What is this guy really capable of? Alexander reminds me of a baby tiger. He’s young and doesn’t really know what he’s doing yet. He has all this athleticism and speed but he’s usually running too fast for his own good and ends up stumbling over himself (so many silly turnovers). He picks on animals bigger than him and needs help defending himself (over matched on the defensive end). He can be a valuable member of the pack when coming over to help more established members during their battles (shot-blocking help from the weak side).

But near the end of the year Alexander has shown real signs of development. He’s not as hesitant to shoot when with the first team and isn’t rushing himself as often. He must be working hard in practice; otherwise Skiles would not have rewarded him with playing time over the past month.

Alexander compared this season to his freshman year in college. It has been all about adjusting and learning a whole new game. We often forget how different and intensified things are on the professional level. No one out there is a weak link and smaller things are so much more important due to the talent level. Missing a defensive rotation will result in a lay-up or easy basketball almost every time. There is no swinging to the crappy over matched freshman in the NBA, it’s swinging to another guy who can hit almost any shot and convert around the hoop.

Alexander certainly has a sweet looking stroke and upside. At this point I’d much rather have him than Yi Jianlian, so that means something right? Plus the more I look at him the more I feel like I’m watching Paul Reiser and Mad About You had good ratings and led to a successful career for Helen Hunt, so that’s a plus. I’m still hoping we have a Kerry Kittles after a growth spurt and some weight lifting on our hands.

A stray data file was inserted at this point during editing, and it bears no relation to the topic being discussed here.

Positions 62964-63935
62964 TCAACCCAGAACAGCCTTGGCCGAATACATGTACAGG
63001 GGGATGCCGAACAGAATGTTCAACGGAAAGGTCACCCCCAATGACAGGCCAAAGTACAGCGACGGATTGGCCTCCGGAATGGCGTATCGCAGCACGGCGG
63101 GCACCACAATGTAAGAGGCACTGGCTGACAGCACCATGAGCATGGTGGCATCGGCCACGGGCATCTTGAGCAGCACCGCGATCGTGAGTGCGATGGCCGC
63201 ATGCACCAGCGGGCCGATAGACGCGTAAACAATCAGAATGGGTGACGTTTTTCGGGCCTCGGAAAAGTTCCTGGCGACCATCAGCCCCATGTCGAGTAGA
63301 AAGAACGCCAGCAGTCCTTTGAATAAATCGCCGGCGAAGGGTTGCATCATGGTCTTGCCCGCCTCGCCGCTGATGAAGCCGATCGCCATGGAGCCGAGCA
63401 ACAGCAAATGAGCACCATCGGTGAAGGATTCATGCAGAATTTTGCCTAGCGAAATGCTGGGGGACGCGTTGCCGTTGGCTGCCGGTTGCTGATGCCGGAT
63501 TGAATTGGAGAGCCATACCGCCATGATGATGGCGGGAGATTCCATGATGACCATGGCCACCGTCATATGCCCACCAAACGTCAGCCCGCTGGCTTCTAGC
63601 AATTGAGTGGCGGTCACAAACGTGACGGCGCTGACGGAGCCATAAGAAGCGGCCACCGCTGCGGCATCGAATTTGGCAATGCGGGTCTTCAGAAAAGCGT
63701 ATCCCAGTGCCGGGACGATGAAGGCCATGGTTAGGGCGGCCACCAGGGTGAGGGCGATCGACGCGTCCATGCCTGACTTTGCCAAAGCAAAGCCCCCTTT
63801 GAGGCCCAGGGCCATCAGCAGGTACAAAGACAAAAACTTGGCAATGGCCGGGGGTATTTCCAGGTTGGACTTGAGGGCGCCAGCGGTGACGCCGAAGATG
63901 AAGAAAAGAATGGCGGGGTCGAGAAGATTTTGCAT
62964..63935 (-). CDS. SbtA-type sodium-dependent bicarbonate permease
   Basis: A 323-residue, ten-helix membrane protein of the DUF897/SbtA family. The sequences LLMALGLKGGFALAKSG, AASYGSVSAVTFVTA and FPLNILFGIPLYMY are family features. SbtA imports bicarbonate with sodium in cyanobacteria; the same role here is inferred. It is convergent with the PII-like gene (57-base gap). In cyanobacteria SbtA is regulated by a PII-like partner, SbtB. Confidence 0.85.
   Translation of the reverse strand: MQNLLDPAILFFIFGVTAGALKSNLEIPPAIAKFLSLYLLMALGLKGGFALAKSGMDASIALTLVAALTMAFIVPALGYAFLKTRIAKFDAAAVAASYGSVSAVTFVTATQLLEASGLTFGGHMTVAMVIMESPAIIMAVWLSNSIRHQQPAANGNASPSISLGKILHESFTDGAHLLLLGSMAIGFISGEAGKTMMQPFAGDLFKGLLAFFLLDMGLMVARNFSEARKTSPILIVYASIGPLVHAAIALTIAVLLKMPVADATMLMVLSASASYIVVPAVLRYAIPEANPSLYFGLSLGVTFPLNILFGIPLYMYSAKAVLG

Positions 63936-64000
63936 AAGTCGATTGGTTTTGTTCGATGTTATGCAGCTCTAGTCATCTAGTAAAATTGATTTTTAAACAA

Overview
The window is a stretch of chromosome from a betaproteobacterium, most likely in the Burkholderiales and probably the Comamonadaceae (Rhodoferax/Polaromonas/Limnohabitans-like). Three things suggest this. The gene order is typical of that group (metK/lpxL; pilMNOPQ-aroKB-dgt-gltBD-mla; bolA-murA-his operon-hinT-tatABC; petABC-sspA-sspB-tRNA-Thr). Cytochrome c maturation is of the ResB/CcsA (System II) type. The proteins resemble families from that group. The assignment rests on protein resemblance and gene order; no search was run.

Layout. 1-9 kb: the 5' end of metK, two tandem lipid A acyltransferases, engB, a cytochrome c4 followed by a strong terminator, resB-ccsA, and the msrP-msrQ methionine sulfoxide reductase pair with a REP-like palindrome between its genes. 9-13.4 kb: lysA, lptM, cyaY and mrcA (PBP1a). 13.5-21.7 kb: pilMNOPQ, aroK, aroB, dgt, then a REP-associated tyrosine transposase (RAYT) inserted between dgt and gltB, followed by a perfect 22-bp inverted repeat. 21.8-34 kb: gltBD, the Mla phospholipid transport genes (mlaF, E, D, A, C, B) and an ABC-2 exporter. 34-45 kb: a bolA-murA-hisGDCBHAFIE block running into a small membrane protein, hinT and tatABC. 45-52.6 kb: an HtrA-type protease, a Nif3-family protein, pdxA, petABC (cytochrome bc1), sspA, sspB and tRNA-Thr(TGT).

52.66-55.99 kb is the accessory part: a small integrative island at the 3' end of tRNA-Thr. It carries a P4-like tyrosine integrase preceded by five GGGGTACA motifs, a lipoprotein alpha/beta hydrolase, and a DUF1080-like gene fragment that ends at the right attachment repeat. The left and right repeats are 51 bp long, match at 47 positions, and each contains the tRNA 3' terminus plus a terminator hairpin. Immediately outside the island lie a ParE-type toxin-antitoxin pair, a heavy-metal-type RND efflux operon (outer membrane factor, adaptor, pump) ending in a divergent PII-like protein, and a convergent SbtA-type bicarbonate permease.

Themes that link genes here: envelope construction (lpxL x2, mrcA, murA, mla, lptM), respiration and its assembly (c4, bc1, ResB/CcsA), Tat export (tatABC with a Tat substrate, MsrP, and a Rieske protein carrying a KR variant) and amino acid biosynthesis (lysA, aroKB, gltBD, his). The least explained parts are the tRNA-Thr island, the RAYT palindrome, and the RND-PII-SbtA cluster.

Also, baby tigers grow into full grown killing machines eventually, keep that in mind.

What do you do with the 10/11 pick in a crappy draft?

This one I’ll handle separately as we get closer to draft day, but it boils down to a few choices. Keep the pick and hope the guy you get turns out, trade the pick alone or in a package, or trade Joe Alexander alone or in a package because what you’re getting with this pick will be better.

At this point I’d advocate trading this pick before jumping ship on Joey Dunks because he has a year under his belt and pretty good looking potential. Again, I’ll look back at this question throughout May and June, but it’s probably the key question in what may be a bland off-season.

About the Author ()

Jeremy Schmidt writes the Milwaukee Bucks blog Bucksketball. He founded it in January of 2009 because he hated his job. It’s like basketball, but with Bucks instead of basket. I know ... I’m sorry. He might come off as a bit negative, but I'm really not so bad. He just wants the Bucks to succeed, so he points out areas where they are coming up short. Someone has got to do it and he's ornery and opinionated enough to take on that task. He isn't sure if this should be in third person or not. Contact him at Jeremy@Bucksketball.com if you must use e-mail.

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  1. Kyle says:

    In no particular order:

    Jonny Flynn
    Ty Lawson
    Tyreke Evans
    Eric Maynor